Every winter its form is different, reflecting variables in temperature, wind, precipitation, water flow, and other less obvious mysteries of the morphology of ice cone formation. Then, some warm mid-March day or night, the whole mass collapses, an event I have never witnessed. Yesterday it was there, this morning it is gone.
In any season the canyon and falls are an irresistible attraction for the aerially empowered. Every few years several jet fighters do a couple of low wide turns around the falls overwhelming everything else with their mega- thunder, vastly louder than the falls can muster even at spring tide. The whop-whop of a single helicopter indicates a rescue or recovery operation or sometimes an inspection by a politician, or a film crew capturing a view unprecedented until now, late in the Anthropocene. One afternoon a half dozen Hueys in formation paid an aerial visit, ‘twere Ride of the Valkyries redux.
The canyon and lower falls are a spectacle immortalized for more than a century on countless millions of postcards, mega miles of film, petabytes of digital memory rendering most of us numb to the reality of what an extraordinary space this place is. Most of us are more focused on bagging it than absorbing it. Check it off the bucket list and hurry on to Old Faithful, the Tetons, or back to wherever.
I have lived closely proximate to this canyon and its’ trinity of waterfalls for many years but it remains an elusive icon, like meeting a movie star in the flesh, how do you connect with the person behind the famous mask, how do you see into a landscape become a national cliché?
In one of various intimate forays with this place I once attempted to walk at river level from Seven Mile hole (7 miles below the Lower Falls) to Tower Junction, a further fifteen miles downstream. Along the way trout were abundant and naïve and easily caught in the deep clear pools. On the sylvan bench of a side canyon I found the undisturbed bones of a venerable bull bison and a cast iron griddle and a rusted out frying pan. Who, why, and when remained unanswered.
With increasing frequency sheer cliffs reached down into the river forcing me to climb high in order to by-pass them. Game trails, mostly mule deer, showed the best routes, though in places were so precipitous I wondered if there were goats locally resident.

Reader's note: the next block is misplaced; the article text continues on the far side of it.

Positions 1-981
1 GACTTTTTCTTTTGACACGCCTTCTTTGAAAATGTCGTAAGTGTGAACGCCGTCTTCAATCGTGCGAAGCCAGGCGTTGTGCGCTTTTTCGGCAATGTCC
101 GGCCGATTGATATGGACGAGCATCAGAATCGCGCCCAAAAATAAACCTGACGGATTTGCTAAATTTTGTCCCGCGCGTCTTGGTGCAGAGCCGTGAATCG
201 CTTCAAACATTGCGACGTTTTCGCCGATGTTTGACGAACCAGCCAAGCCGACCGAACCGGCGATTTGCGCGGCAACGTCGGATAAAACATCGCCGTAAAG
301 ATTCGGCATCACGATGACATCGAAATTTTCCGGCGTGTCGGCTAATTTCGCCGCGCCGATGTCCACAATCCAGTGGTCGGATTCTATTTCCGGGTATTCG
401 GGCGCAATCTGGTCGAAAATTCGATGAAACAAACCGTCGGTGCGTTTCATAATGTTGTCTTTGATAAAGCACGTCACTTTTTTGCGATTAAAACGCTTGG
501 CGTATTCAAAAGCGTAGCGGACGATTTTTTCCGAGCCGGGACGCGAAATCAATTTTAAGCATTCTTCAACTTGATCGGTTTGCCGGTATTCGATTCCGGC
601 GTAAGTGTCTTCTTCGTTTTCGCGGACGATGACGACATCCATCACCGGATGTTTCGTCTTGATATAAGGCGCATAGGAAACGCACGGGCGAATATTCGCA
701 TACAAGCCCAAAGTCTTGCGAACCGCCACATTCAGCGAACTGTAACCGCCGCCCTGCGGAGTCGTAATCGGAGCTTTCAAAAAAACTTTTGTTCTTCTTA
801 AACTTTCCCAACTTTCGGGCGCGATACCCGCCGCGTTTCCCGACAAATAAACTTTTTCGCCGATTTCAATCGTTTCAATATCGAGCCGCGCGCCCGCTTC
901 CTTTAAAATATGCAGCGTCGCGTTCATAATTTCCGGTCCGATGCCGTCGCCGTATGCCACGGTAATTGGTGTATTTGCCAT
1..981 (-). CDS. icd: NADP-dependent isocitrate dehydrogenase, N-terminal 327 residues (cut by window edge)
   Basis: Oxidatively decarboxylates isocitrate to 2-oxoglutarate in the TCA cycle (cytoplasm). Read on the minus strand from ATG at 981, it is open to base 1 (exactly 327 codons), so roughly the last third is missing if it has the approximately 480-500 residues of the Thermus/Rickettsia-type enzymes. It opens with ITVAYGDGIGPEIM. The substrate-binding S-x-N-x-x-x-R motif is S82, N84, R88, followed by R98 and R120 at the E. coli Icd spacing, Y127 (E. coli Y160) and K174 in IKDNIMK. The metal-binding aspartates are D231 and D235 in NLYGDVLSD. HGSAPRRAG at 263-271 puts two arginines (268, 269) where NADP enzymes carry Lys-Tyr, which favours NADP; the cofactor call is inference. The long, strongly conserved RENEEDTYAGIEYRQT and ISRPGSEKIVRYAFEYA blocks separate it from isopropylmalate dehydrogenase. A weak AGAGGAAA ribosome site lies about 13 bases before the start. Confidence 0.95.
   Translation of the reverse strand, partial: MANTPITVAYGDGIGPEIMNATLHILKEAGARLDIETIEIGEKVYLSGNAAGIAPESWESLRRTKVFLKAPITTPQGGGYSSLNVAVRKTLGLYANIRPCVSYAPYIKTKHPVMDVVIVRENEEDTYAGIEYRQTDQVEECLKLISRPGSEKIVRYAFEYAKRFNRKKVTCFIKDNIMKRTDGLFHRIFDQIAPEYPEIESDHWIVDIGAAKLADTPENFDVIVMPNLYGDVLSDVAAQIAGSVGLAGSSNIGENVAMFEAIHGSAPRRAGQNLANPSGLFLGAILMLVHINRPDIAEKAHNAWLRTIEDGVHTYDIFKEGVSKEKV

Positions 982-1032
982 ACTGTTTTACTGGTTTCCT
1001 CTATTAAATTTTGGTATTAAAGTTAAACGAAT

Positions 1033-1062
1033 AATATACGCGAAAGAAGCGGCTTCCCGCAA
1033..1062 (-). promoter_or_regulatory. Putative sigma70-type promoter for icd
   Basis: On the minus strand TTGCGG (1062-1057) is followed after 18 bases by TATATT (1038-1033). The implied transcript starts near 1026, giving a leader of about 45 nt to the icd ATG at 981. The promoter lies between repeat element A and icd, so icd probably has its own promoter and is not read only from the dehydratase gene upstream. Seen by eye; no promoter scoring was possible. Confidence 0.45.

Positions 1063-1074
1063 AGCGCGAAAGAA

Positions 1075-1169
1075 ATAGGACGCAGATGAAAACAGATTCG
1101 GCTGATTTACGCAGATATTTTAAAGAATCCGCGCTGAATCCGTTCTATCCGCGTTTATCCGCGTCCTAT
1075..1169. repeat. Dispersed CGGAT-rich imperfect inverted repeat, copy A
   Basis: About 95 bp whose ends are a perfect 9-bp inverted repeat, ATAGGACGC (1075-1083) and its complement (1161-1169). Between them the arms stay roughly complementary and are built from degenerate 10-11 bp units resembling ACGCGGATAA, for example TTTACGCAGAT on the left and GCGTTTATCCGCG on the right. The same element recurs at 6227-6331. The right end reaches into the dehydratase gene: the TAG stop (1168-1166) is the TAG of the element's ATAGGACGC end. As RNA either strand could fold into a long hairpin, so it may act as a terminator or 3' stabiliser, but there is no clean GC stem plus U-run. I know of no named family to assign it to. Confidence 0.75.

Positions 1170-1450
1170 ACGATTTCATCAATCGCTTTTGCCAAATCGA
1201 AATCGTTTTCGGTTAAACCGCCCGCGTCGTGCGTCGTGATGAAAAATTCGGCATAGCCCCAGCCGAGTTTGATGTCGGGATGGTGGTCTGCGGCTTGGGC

Once past the cliff I dropped back down to the river until around the next bend I encountered the next cliff and again and again the whole strenuous process was repeated. The trout weren’t the only naif in the canyon, call me Candide.
Having budgeted only three days for the jaunt I climbed out of the canyon on the third day and proceeded along the rim trail the rest of the way to Tower and my pick-up at the appointed time. Pleased, I had experienced a bit of the canyon seldom seen.
Undoubtedly the most successful visionary of the Canyon was the great American painter Thomas Moran. During two of the forty days he first spent in Yellowstone in 1871, in company with the Hayden Geological Survey, he sketched many details of the canyon and falls which, upon his return to his studio, he incorporated into his 7 X 14-foot opus, “The Grand Canon of the Yellowstone 1872." (See at bottom.) This magnificent work was instrumental in inducing Congress to create Yellowstone as a national park.
The canvas is not a literal portrays of the Canyon, rather it is a faithful composite of the whole, a montage of elements based on the details sketches he made on site. As I walk or ski the canyon I sometimes experience a mild epiphany when I recognize some of those details that he rearranged and incorporated in a true rendering of a sense of this place that transcends the photographic.
The painting is a movable feast of saturated colors and shifting illuminating light cast on the canyon walls via drifting mottled translucent clouds after a summer rain. His rendering of this synergy is one I attempt to re-experience each summer when, on rare occasions, all of the right conditions harmonize and confirm the palette of canyon colors and the play of light Moran faithfully portrayed in this wonderful work.